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Journal > Indonesian Journal of Agricultural Science > MINERALOGICAL CHARACTERIZATION AND CHEMICAL PROPERTIES OF SOILS AS A CONSIDERATION FOR ESTABLISHING SUSTAINABLE SOIL MANAGEMENT STRATEGIES

 

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Indonesian Journal of Agricultural Science
Vol 13, No 2 (2012): October 2012
MINERALOGICAL CHARACTERIZATION AND CHEMICAL PROPERTIES OF SOILS AS A CONSIDERATION FOR ESTABLISHING SUSTAINABLE SOIL MANAGEMENT STRATEGIES
Anda, Markus ( Indonesian Center for Agricultural Land Resources Research and Development)
Mulyani, Anny ( Indonesian Center for Agricultural Land Resources Research and Development)
Suparto, Suparto ( Indonesian Center for Agricultural Land Resources Research and Development)
Article Info   ABSTRACT
Published date:
23 Apr 2013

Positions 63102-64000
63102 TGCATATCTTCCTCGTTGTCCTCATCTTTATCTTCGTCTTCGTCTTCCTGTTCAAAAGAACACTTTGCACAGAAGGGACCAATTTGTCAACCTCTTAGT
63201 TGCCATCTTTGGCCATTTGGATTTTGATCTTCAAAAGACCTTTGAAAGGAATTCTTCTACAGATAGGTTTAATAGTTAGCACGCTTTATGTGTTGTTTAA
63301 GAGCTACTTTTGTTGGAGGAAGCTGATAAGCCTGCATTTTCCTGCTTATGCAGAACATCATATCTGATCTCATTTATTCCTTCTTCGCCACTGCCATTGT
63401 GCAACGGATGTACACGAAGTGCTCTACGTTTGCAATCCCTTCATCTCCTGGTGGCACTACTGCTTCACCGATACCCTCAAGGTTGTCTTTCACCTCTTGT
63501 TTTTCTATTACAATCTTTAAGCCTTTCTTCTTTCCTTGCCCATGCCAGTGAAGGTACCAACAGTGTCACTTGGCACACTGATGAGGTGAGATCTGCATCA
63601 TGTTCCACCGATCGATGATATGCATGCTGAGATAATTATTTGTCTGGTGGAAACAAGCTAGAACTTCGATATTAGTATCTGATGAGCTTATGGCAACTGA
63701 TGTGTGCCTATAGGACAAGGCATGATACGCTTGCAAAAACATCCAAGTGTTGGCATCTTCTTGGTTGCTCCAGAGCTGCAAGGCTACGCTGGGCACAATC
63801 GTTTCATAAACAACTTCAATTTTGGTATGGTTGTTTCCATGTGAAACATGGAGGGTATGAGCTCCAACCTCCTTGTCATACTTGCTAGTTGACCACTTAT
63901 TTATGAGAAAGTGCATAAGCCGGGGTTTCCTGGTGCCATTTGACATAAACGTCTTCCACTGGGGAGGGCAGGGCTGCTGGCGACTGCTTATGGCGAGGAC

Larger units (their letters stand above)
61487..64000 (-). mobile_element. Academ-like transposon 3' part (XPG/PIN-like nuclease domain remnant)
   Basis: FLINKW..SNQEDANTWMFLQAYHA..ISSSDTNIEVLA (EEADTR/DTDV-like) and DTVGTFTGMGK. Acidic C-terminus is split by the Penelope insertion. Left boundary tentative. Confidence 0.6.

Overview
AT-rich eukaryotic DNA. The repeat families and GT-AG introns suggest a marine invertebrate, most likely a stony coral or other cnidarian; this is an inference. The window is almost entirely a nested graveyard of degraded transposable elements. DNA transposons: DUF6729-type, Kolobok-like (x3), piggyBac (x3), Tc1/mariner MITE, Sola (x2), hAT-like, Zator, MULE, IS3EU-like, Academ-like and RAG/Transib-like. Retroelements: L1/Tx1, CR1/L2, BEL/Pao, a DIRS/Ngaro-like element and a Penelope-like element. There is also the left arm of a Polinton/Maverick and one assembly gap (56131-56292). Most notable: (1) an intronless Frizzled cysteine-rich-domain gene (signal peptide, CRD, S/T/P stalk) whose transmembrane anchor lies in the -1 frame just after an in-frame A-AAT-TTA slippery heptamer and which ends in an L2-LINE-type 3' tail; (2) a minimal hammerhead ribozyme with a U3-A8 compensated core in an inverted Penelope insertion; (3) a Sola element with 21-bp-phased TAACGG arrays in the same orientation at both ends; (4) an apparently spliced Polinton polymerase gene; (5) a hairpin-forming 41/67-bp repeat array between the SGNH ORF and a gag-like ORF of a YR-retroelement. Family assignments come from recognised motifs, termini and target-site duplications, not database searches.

Problems of soil limiting factors affecting crop growth were not fully understood owing to little attention has been given to soil mineralogy and its association to soil chemical properties. The objective of the study was to assess soil  mineralogical and chemical properties of seven soils derived from different parentmaterials as an integrated strategic consideration to establish soil management. Field study was carried out in 2009. Soils were sampled from each horizon of profiles. Results showed that primary and secondary minerals had a strong effect on soil chemical properties. The sand fraction of soils derived from basalt, gabbro, mica schist and serpentinite was dominated by resistant minerals (quartz or opaques), leading to very limited, if any, nutrients released from parent  materials. The clay fraction was dominated by kaolinite for soils derived frombasalt, mica schist and gabbaro, and by amorphous materials for the soil derived from serpentinite resulting in low soil cation exchange capacity (CEC). For other three soils derived from volcanic tuff, volcanic basaltic andesite and volcanic ash, the easily weatherable minerals (feldspar and ferromagnesian) were dominant, suggesting the high reserved nutrients. The presence of halloysite and smectite minerals in the soil derived from volcanic tuff resulted in high soil CEC, while the dominance of amorphous materials in soils derived from volcanic basaltic andesite and volcanic ash was responsible for the low CEC. Forsoils derived from basalt, serpentinite, mica schist and gabbro, therefore, the strategic management should be directed to restore soil CEC, pH, exchangeable cations and P content. For soils derived from volcanic tuff, volcanic basaltic andesite and volcanic ash, the presence of easily weatherable minerals indicated many reserved nutrients; hence the soil management is directed for  replenishment of nutrients removed by crops.
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